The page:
What do Einstein, Mother Teresa, Gandhi, Martin Luther King Jr., Newton, Jesus, Mandela, Edison, Lincoln and the Buddha all have in common? They all make up the top 10 heroes in world history. As regards the villains, the first 10 positions are occupied by Adolf Hitler, Osama bin Laden, Saddam Hussein, George W. Bush, Stalin, Mao, Lenin, Genghis Khan, Saladin, the emperor Qin and Napoleon.
This classification into heroes and villains is the result of a study carried out jointly across the world by various universities, including the UPV/EHU-University of the Basque Country. 6,902 university students voluntarily participated in this international research; their average age was 23 and they were drawn from 37 countries, such as Argentina, Australia, Pakistan, South Korea, USA, India, Tunisia, Italy, Japan. The work was based on the evaluation that these young adults have made of 40 figures and significant events in world history. The results of the evaluation have been published in the Plos One scientific journal and assert that historical figures help to create the base for building the transmission of moral lessons and that the facts constitute ways of acting.
“This study is linked to a previous piece of work carried out in 30 countries and in which young adults were asked to name the most important figures and events in world history. After that, we got together a group of figures and events gathered by all cultures, although with a reduced presence of facts and personalities from Arab and African cultures, as there were fewer surveys from these cultural areas,” explained Darío Páez, a lecturer in the UPV/EHU’s Department of Social Psychology and Methodology of Behavioural Sciences of the Faculty of Psychology.
There is greater disparity of opinion about the villains
The university students had to rate on a scale from 1 to 7 how positive and how negative the events and figures presented were. This study has produced a significant piece of data: regarding the negative events, there is clear consensus as to which the negative ones in world history are. But this consensus does not emerge when we are talking about historical figures. “There is greater disparity of opinion about the villains. The same figure may be very negatively rated in one country, or not very negatively or even very positively in another part of the world. That would be the case of Osama bin Laden, for example”.
Another significant piece of data displayed by this research is that “when the surveyees were asked to respond spontaneously about who the most important figures in history were, names of political or military leaders were given because the things that occurred to the students were wars, conflicts and power struggles. But when the questions were closed ones and they sat down to think about them, the same students attached greater importance to scientists and other humanitarian figures. Likewise, when we asked about historical events, facts with a long time span such as the industrial revolution, the French revolution or the development of science were regarded as important as or more than wars”.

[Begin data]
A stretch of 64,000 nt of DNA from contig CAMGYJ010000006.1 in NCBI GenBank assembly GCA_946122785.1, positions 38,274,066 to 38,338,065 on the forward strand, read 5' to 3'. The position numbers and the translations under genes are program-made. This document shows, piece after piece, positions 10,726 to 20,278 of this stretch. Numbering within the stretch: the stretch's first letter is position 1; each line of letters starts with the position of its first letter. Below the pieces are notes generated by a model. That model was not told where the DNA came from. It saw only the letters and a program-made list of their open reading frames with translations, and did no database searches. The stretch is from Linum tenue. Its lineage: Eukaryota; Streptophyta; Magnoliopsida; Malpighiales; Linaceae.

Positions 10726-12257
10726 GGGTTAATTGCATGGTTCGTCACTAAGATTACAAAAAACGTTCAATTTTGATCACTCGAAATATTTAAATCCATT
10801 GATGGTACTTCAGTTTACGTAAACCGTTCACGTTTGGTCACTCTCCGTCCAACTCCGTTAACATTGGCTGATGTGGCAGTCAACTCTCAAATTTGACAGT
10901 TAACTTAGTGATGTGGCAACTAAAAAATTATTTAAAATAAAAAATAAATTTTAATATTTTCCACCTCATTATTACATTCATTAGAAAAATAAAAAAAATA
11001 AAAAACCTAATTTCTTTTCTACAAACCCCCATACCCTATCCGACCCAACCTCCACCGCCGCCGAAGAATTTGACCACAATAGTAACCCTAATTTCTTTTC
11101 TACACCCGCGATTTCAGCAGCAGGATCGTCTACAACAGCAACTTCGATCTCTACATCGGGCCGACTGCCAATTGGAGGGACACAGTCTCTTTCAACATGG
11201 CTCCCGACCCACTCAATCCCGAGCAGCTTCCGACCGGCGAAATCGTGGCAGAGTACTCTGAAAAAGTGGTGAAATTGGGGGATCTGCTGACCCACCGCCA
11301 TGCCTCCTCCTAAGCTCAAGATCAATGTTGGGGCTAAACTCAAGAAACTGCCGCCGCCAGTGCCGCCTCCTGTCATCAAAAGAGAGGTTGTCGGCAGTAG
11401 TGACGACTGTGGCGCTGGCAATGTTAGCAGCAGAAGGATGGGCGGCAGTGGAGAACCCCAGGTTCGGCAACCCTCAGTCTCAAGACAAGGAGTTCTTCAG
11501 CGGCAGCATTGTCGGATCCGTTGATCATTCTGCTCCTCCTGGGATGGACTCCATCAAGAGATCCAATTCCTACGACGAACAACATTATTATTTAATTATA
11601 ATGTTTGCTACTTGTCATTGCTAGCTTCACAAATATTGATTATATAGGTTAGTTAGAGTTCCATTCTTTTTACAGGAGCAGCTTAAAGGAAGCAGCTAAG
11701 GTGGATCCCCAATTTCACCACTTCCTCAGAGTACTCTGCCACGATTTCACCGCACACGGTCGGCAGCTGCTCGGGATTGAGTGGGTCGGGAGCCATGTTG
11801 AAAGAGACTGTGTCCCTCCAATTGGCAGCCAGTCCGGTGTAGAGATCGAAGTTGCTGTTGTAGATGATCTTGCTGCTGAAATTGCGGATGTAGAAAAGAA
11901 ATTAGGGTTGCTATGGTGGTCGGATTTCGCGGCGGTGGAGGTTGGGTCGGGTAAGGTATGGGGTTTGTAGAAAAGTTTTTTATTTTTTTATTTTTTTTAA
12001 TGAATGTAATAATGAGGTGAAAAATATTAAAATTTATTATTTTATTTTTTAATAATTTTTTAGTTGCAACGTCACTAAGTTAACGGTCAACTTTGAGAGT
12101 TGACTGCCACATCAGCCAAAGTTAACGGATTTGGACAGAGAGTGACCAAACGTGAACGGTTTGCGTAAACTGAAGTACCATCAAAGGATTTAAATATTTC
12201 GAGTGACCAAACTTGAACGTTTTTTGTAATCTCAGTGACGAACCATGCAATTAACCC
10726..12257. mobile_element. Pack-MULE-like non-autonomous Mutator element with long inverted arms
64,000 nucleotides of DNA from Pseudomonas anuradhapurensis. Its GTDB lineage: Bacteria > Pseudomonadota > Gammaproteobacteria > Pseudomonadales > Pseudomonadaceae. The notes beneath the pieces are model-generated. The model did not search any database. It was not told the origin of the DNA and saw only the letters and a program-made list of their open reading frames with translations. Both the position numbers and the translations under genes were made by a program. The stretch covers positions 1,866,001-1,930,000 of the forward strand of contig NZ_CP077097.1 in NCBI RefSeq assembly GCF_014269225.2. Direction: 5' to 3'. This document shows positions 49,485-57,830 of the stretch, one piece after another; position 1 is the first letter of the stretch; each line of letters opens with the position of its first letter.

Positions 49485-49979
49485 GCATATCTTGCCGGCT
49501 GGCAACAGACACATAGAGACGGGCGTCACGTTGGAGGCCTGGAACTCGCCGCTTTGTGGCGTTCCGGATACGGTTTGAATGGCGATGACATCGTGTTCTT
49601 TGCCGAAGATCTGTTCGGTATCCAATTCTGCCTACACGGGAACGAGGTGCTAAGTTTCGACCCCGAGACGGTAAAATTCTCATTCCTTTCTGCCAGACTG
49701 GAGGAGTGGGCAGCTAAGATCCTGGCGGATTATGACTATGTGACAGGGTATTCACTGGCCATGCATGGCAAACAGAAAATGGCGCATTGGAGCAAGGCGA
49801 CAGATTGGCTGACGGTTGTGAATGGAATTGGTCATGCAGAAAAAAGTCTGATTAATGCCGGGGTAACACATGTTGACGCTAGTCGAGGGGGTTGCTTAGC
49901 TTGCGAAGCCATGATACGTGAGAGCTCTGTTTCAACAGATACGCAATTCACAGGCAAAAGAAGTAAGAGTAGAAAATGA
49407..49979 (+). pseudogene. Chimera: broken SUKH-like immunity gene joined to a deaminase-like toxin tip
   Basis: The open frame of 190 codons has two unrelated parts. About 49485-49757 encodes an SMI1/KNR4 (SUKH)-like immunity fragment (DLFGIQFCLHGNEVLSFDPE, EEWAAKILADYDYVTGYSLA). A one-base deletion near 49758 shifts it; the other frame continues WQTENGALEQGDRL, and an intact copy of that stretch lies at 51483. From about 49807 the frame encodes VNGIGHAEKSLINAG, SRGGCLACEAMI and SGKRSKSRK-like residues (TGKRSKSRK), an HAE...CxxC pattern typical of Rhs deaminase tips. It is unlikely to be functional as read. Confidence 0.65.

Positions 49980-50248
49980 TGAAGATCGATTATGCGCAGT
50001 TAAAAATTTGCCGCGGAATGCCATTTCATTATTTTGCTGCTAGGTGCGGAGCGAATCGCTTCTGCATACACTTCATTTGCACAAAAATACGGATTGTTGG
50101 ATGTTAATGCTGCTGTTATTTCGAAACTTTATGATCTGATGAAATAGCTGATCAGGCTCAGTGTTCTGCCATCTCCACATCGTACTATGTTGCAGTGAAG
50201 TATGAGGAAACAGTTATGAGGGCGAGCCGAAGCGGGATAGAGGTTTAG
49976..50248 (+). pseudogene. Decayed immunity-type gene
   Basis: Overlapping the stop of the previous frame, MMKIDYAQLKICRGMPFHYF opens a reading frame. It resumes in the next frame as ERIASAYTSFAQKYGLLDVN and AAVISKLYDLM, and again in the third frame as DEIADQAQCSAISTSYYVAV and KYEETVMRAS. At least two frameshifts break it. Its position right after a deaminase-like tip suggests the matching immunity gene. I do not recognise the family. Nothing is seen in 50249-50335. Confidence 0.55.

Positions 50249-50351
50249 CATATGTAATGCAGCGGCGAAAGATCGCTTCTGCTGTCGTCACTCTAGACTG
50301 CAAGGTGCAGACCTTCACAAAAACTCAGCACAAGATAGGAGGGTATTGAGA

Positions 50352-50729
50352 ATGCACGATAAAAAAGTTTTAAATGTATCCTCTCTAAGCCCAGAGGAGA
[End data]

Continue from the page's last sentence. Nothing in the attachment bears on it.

Political, Machiavellian or pragmatic realists
A strange thing about the work is that it confirmed the tendency of a group of people in the sample analysed to evaluate ‘heroes’ positively but not to denigrate the ‘villains’. “They are those people defined as political, Machiavellian or pragmatic realists and when one considers that Hitler, Stalin or Saddam Hussein wielded power at some moment, these individuals don’t have to be rated negatively because they were successful in their struggle for power. This “Confucian” view emerges strongly in Asian countries,” says Prof Darío Páez.
The cultural inheritance received since childhood and throughout our lives influences the view we have of History, according to this researcher. “Above all, this variability is shown in the ‘villains’ because there is a certain cultural consensus on the ‘heroes’ suggested in this study; most of them agree that Einstein and Mandela are heroes. For example, the view of Osama bin Laden is more positive in Arab culture, and that of George W. Bush is much more negative and, conversely, if one takes American culture into consideration”.
So the results obtained in this study conducted across the world confirm that there is fairly clear consensus between the different cultures as to who the ‘heroes’ in world history are, but there is much greater discrepancy about who the ‘villains’ are. “The heroes are clearly scientists, discoverers and people who fought for liberties and progress. By contrast, the differentiation among the villains is much greater. Even if in almost all cultures the top villain, the worst rated, is Hitler, there is variability in some cultures in which he is evaluated less negatively, above all among the more recent villains like Saddam Hussein, Osama bin Laden or George W. Bush, the latter being clear proof of the loss of symbolic power of American society worldwide,” concluded Darío Páez.